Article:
Kyrgyzstan to Switch to 12-Year School System

From the next academic year pupils in Kyrgyzstan are to stay at school for an extra year, a move that authorities believe will improve the quality of education, and make it easier for students to enter foreign universities.

The Kyrgyz Ministry of Education and Science said the 12-year system will be introduced in schools in stages from September. By common consensus, Kyrgyzstan’s school system has long been in need of modernization, as many approaches to education have not changed in decades.

“We will gradually introduce this system so that children will not be overloaded. We have been working on this for more than a year. The transformation of the education system is aimed at updating the content of school education, improving its structure, aimed at preparing competitive youth, and integrating [them] into the global educational space,” said education minister Dogdurkul Kendirbayeva at a press conference in Bishkek.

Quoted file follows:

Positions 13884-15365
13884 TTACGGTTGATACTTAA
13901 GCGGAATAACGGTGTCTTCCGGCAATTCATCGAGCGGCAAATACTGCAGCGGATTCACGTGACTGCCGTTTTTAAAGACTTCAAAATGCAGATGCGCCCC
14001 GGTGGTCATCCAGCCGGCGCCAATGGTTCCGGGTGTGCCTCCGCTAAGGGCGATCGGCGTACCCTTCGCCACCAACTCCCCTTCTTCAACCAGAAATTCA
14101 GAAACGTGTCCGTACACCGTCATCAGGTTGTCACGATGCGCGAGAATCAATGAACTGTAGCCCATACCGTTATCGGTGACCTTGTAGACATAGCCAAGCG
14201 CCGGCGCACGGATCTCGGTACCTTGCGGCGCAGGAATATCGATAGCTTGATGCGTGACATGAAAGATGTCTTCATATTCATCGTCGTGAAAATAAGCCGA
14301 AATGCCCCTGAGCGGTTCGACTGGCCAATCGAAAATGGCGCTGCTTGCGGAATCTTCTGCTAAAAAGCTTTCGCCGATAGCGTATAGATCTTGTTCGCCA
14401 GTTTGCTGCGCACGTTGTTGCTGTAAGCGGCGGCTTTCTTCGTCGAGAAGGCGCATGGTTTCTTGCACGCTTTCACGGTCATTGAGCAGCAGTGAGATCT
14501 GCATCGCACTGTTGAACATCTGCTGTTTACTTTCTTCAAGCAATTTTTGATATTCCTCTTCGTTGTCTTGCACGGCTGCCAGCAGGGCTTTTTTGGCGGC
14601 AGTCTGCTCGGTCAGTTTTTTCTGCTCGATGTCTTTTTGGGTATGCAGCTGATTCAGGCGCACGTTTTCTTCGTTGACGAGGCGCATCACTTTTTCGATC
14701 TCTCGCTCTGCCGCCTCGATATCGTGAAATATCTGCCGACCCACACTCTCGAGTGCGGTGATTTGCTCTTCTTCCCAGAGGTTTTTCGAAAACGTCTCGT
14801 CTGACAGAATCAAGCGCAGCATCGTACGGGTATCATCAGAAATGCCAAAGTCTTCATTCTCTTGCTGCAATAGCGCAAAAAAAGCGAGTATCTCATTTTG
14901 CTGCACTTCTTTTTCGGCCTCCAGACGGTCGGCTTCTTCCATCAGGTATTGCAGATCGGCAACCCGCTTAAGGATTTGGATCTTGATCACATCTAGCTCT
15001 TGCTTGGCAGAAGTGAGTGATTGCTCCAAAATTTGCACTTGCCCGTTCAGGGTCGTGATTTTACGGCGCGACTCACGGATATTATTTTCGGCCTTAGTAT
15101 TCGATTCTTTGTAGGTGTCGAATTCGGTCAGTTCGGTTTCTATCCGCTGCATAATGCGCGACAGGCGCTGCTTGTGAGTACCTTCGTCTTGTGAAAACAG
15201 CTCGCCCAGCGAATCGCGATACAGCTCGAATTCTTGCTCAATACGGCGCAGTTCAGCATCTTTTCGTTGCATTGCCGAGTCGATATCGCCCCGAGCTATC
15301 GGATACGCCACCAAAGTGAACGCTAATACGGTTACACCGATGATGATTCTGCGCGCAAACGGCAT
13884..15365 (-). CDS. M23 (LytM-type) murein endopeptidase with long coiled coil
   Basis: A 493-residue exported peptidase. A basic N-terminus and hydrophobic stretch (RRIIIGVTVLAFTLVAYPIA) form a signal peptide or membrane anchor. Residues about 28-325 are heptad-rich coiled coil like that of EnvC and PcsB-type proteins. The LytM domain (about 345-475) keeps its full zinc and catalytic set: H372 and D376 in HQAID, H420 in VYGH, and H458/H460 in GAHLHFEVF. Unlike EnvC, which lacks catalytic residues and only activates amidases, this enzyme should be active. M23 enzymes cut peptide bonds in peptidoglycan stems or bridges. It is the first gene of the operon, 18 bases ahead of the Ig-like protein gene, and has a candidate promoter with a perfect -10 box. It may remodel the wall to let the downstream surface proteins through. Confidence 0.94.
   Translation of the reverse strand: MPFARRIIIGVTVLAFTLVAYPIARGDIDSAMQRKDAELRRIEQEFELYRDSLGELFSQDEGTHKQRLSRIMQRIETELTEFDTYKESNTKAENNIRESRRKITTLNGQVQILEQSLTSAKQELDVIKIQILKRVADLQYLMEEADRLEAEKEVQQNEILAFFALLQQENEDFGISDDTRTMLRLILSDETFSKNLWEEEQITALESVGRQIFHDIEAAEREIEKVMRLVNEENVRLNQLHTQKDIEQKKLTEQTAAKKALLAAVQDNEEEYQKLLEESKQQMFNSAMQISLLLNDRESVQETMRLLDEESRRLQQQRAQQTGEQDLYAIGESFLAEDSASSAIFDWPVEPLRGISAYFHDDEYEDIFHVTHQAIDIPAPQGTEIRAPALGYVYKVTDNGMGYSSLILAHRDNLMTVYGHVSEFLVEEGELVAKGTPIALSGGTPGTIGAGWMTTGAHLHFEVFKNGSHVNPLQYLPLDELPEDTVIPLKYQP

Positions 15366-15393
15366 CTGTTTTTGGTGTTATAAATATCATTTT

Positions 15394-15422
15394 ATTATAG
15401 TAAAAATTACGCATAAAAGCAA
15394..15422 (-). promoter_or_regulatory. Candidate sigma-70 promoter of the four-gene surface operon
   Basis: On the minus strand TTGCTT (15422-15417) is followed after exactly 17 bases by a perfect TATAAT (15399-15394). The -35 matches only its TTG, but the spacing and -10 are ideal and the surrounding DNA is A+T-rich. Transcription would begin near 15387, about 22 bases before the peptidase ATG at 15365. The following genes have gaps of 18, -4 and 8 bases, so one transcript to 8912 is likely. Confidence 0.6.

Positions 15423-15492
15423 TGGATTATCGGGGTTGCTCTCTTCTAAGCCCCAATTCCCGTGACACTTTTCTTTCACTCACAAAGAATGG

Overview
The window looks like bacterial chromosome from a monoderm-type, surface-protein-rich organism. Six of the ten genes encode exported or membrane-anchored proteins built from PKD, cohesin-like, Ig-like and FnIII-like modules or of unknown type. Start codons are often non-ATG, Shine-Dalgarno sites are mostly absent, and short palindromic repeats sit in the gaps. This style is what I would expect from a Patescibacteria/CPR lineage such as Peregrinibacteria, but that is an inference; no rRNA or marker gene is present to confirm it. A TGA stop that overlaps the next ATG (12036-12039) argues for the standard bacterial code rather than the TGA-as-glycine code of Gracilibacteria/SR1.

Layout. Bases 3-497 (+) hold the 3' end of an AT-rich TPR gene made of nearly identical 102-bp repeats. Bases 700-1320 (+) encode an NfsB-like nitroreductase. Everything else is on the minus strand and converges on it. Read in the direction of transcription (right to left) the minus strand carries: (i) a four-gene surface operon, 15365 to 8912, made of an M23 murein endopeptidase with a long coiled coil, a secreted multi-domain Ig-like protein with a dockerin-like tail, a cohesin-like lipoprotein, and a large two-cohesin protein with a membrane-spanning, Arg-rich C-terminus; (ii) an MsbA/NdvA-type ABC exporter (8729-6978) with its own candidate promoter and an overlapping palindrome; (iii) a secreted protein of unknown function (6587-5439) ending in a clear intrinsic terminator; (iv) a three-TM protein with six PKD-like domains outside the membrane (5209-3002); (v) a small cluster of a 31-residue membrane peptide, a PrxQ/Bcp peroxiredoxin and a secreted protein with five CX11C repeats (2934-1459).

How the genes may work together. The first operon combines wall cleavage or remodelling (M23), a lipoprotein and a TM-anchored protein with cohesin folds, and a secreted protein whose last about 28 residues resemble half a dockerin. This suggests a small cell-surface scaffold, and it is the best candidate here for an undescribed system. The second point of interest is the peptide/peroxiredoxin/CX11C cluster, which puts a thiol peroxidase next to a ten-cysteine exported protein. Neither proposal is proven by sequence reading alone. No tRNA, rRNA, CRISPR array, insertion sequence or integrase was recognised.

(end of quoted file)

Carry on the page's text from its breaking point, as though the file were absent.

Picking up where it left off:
Ms Kendirbayeva also explained how the transition to a 12-year system would take place. All of the country’s first grade students will be tested in September this year; those children who are already comfortable with the second-grade curriculum will move to the second grade in January 2025.

To improve the quality of teaching at Kyrgyz schools, the Asian Development Bank has provided a $20 million grant, as well as a loan for the same amount for 24 years. This money will pay for teachers to go on courses in science, technology, engineering and math.

A new education system is also needed because currently only 30% of preschool-aged children in Kyrgyzstan are in preschools. This is partly because many parents use their young children as additional labor in the household, or use them as nannies for their younger siblings, and are in no hurry to send their children to school. Many families also don’t have the money to send their children to preschool classes. But from the fall the preschool education program will become compulsory for all as part of the first year of education.

Critics of the new system argue that it will hamper the most able young children, because they will now have to wait for their peers.